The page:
Studio Lighting - The Power of Control

Lesson 10 of 30

Shoot: Using 7 Foot Silver Umbrella

 

Studio Lighting - The Power of Control

Lesson 10 of 30

Shoot: Using 7 Foot Silver Umbrella

 

Lesson Info

Shoot: Using 7 Foot Silver Umbrella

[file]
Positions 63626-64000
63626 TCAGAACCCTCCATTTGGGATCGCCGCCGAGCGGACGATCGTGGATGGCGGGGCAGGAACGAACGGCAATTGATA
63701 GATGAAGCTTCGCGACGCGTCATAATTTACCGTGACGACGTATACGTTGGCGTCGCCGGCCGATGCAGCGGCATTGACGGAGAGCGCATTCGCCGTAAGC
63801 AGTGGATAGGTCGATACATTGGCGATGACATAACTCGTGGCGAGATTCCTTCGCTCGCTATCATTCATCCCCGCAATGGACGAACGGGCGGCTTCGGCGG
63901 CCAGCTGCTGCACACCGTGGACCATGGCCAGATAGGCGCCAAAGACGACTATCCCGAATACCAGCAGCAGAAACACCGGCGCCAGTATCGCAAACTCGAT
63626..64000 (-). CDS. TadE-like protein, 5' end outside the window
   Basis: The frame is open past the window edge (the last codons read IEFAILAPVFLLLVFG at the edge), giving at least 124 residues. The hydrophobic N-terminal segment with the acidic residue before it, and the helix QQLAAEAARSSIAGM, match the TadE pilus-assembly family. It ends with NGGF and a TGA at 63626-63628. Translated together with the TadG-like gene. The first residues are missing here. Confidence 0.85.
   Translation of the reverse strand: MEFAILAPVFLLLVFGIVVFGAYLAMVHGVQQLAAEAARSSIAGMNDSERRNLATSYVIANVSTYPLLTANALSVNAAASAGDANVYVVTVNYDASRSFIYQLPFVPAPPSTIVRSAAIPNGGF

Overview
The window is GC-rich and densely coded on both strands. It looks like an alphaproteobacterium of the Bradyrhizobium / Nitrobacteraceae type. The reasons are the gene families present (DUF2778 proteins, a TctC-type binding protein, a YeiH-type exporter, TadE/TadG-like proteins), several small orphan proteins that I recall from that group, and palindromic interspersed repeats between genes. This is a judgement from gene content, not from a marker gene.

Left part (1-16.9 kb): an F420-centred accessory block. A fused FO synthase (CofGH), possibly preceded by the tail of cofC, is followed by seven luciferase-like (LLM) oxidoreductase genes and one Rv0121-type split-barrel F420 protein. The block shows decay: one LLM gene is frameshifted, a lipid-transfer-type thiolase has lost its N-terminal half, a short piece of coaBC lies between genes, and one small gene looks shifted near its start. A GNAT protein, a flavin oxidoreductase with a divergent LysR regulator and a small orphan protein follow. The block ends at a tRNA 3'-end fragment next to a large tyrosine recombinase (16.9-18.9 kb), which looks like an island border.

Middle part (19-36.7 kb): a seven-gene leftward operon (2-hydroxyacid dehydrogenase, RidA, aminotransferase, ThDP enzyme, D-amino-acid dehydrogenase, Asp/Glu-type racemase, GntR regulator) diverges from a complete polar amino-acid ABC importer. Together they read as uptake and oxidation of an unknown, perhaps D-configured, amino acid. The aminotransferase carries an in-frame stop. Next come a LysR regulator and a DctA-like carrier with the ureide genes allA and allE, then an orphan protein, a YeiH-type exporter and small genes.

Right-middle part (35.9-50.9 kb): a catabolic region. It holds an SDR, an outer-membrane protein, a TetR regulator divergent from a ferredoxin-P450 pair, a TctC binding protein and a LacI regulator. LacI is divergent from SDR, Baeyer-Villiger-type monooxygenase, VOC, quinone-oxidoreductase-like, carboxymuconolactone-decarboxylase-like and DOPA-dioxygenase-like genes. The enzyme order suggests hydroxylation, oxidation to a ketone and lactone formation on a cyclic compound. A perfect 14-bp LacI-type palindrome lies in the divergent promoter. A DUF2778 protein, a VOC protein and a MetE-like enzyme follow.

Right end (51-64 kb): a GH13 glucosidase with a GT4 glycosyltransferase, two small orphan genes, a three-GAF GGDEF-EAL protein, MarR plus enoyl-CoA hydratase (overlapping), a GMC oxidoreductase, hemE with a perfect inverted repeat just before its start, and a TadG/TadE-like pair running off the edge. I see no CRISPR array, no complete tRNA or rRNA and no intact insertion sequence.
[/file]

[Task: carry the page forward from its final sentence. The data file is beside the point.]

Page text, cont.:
I want to do one more thing with her and then we're gonna let her go for now and that is I want to put this big guy up we can pull that that umbrella down and put this one up there this is my beast and let me get this actress you see what this is? This is a I don't even know how to describe this but it's but it's scary thiss baby is seven feet it's from westcott and it's called the seven foot parabolic ninety nine dollars I don't know how they can sell this for nine nine dollars and they make three of them they make one that's silver which this one is they make one that's white and then it make one that's shoot through translucent well, I've got all three of their all awesome so that you think that's a seattle umbrella that is a seattle there you get your family under this one you know our mary poppins ok, so we're gonna put this guy up and you might want to let that rod come on through quite a few inches to just for the strength on this guy there you go perfect that's going to get rig...